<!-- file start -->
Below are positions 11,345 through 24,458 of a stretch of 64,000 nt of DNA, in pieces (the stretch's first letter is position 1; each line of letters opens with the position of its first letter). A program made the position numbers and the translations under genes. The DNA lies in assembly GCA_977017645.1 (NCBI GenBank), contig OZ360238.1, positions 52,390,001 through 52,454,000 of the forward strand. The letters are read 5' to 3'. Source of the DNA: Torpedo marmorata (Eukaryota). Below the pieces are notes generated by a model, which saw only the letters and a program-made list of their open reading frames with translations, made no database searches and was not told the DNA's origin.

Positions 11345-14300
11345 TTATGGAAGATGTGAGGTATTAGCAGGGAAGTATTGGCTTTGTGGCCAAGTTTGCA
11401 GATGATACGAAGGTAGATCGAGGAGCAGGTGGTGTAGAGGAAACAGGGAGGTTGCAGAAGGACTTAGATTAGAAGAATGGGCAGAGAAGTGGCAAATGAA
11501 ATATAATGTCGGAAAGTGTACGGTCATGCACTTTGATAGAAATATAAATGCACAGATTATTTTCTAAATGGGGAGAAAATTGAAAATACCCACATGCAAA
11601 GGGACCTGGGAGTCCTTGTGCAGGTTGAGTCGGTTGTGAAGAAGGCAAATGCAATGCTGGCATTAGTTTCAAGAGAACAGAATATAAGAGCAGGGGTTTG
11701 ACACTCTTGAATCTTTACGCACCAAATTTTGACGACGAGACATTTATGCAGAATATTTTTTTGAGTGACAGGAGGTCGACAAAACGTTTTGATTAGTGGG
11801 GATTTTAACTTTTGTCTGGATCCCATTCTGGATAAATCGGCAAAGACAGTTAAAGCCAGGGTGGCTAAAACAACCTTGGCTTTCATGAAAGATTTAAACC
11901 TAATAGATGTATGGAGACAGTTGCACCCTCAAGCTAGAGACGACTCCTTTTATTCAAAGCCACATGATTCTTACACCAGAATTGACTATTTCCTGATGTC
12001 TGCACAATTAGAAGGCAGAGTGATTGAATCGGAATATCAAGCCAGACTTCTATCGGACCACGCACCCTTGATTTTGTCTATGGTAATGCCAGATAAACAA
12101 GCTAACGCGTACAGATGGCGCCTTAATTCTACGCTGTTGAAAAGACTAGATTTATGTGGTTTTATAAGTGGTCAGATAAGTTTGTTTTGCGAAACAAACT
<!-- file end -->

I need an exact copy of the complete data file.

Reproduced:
Below are positions 11,345 through 24,458 of a stretch of 64,000 nt of DNA, in pieces (the stretch's first letter is position 1; each line of letters opens with the position of its first letter). A program made the position numbers and the translations under genes. The DNA lies in assembly GCA_977017645.1 (NCBI GenBank), contig OZ360238.1, positions 52,390,001 through 52,454,000 of the forward strand. The letters are read 5' to 3'. Source of the DNA: Torpedo marmorata (Eukaryota). Below the pieces are notes generated by a model, which saw only the letters and a program-made list of their open reading frames with translations, made no database searches and was not told the DNA's origin.

Positions 11345-14300
11345 TTATGGAAGATGTGAGGTATTAGCAGGGAAGTATTGGCTTTGTGGCCAAGTTTGCA
11401 GATGATACGAAGGTAGATCGAGGAGCAGGTGGTGTAGAGGAAACAGGGAGGTTGCAGAAGGACTTAGATTAGAAGAATGGGCAGAGAAGTGGCAAATGAA
11501 ATATAATGTCGGAAAGTGTACGGTCATGCACTTTGATAGAAATATAAATGCACAGATTATTTTCTAAATGGGGAGAAAATTGAAAATACCCACATGCAAA
11601 GGGACCTGGGAGTCCTTGTGCAGGTTGAGTCGGTTGTGAAGAAGGCAAATGCAATGCTGGCATTAGTTTCAAGAGAACAGAATATAAGAGCAGGGGTTTG
11701 ACACTCTTGAATCTTTACGCACCAAATTTTGACGACGAGACATTTATGCAGAATATTTTTTTGAGTGACAGGAGGTCGACAAAACGTTTTGATTAGTGGG
11801 GATTTTAACTTTTGTCTGGATCCCATTCTGGATAAATCGGCAAAGACAGTTAAAGCCAGGGTGGCTAAAACAACCTTGGCTTTCATGAAAGATTTAAACC
11901 TAATAGATGTATGGAGACAGTTGCACCCTCAAGCTAGAGACGACTCCTTTTATTCAAAGCCACATGATTCTTACACCAGAATTGACTATTTCCTGATGTC
12001 TGCACAATTAGAAGGCAGAGTGATTGAATCGGAATATCAAGCCAGACTTCTATCGGACCACGCACCCTTGATTTTGTCTATGGTAATGCCAGATAAACAA
12101 GCTAACGCGTACAGATGGCGCCTTAATTCTACGCTGTTGAAAAGACTAGATTTATGTGGTTTTATAAGTGGTCAGATAAGTTTGTTTTGCGAAACAAACT